CMW: Can you imagine being, living in that time...there's a feeling of not mattering to people that I can't imagine. Walking in utter fear, even as a high-profile star, not knowing whether your life really matters to the people who are smiling in your face and asking for your autograph and dancing to your music. And I think about it and it makes me angry, but then it also, it just ties it all back in. We've progressed, but we still have so far to go.
MC: You can feel it in the audience.
CMW: That's what's so great about the Temptations, about their music, about that time. They really did bring people together. I know music has a way of doing that, and the Temptations were part of that revolution. Even though there are days when I'm mad—I'll be mad at where we are in America, like where we're standing right now—there's a little bit of hope when you get to go and do a show about racism. I'm just hoping that that one person goes and thinks, Huh. Yeah, that wasn't cool back then. Maybe I shouldn't be trying to 'Make America Great Again,' because that wasn't great.
Some people would say to you, “Oh, you see now, this is why we're so divided.” But no. You have gotten very, very comfortable sitting on your internal racism and external racism. We're fighting to have a better understanding of one another, but to also speak out and help one another in this climate. Because it has been there before Donald Trump. It's still here, and Trump actually has shaken that up again and put it out in the open. He is the reason I'm like, “Okay, well if this man wants to be openly racist and is now openly misogynist, and open all of that, well then I'm going to be openly proud.” I'm going to be openly there for my friends and my colleagues and my family members within all these different communities that he is anti.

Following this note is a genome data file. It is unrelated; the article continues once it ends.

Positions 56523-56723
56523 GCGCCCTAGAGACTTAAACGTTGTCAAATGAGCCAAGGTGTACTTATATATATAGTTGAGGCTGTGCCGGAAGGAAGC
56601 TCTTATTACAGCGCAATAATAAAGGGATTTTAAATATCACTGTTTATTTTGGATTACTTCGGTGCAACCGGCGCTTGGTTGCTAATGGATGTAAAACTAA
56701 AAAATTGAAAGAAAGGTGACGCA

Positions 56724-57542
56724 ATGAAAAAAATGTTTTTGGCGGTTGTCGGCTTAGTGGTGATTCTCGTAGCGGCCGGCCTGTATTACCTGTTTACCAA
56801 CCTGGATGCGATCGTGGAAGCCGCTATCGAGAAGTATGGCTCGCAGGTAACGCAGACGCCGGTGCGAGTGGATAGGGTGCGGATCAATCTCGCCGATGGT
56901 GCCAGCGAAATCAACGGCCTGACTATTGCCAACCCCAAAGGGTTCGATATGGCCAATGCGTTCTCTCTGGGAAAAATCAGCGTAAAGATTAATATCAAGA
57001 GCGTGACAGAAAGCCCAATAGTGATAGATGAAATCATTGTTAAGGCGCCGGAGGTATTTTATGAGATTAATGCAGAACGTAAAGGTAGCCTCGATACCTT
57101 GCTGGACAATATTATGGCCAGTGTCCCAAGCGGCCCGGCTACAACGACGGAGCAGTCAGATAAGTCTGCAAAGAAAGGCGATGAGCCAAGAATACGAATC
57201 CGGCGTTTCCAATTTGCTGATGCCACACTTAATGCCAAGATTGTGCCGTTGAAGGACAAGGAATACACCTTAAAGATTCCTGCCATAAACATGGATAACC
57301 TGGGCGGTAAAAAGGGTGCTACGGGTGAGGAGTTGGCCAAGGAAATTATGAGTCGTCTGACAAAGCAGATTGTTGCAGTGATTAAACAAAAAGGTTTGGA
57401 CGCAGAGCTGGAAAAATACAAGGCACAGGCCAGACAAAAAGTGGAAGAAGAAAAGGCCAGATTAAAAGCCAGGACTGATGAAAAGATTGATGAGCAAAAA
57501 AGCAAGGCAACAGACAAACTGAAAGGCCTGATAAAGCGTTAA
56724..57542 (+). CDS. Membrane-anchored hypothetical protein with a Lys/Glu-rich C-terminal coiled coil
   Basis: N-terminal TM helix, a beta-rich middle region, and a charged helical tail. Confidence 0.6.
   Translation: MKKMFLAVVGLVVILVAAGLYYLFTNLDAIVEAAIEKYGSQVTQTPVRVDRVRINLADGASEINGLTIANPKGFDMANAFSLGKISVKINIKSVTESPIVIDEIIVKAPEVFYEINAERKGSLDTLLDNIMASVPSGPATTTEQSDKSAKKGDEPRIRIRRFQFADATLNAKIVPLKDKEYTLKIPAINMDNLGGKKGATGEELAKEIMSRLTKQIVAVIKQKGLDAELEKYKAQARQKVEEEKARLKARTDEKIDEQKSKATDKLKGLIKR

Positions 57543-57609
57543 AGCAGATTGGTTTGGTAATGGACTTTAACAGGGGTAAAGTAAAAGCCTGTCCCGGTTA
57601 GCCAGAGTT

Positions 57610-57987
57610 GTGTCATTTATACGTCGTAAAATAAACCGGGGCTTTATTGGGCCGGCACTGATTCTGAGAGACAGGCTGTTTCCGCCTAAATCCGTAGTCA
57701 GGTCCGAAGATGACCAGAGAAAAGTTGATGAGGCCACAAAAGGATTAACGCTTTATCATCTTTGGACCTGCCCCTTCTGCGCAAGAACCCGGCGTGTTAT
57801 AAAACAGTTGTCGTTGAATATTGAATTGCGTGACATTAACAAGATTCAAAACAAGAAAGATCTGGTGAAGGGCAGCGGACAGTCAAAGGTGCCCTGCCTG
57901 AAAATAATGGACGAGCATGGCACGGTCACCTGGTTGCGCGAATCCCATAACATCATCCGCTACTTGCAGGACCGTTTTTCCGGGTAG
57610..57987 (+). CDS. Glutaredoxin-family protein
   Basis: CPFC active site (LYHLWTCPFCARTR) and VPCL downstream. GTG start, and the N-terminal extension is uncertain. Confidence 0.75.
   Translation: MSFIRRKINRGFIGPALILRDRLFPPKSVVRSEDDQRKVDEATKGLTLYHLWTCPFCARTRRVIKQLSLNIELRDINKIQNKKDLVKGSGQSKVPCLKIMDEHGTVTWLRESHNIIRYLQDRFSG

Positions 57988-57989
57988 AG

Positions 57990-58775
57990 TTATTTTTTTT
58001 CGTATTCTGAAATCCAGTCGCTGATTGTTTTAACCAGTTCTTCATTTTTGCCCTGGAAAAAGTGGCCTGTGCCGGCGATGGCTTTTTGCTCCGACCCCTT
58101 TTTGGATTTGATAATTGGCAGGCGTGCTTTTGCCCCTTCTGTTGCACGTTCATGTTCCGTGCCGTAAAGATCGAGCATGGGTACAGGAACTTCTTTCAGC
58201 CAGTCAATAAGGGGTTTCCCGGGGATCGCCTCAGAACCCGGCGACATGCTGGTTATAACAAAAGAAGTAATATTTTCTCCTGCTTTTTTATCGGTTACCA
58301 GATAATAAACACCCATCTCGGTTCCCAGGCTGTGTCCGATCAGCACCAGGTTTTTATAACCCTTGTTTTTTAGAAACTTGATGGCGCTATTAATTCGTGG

MC: Tell me about your experience of coming out as queer.
CMW: I fell in love with a trans human being, a trans person and a non-binary person, and that really shifted everything for me. [When] I came back [to Broadway] I felt like I had this book of knowledge to share with a lot of people, especially in the theater community. We are such an open community and we pride ourselves on being open to a lot of different people, but at the end of the day, there's still some work that needs to be done. I mean, we need to stop with the only hiring white people to do “white roles” when it's not a white role. There's a lot of stuff that can be done within the LGBTQ+ community, not just the gay white man community. There's a lot that can be said for Black people and Black rights that could still be done. We could be raising way more awareness of the folks who have been shot in the streets by these policemen. We could be raising way more awareness within our community, because it's the work. It's what we do. We tell stories on stage. We tell stories of all kinds of folk on stage, and we need each other. We need each other. We need each other's experiences in order for the stories to keep coming. So you can't just shut us out.
MC: Miss Ross wouldn’t let herself be shut out. What does Diana Ross mean to you?
CMW: Diana Ross has been a huge inspiration for me my entire career, because I have been playing her for a long time. I feel like...playing this beautiful, elegant, graceful character who I wasn't always, I kind of grew into that. She's inspired me. It's been my career, but it's also been kind of my life to throw on the fancy gowns and the makeup, then the wigs and you know, she just kind of inspires me to be that diva in my life and to just shine.
MC: She's so glamorous and confident. All the time. Even now.
CMW: Exactly. I love that about her. And I do try to be that in my own life because I do struggle with anxiety. So sometimes I tend to just kind of fall into myself, and playing her every night allows me to step out and completely take the stage.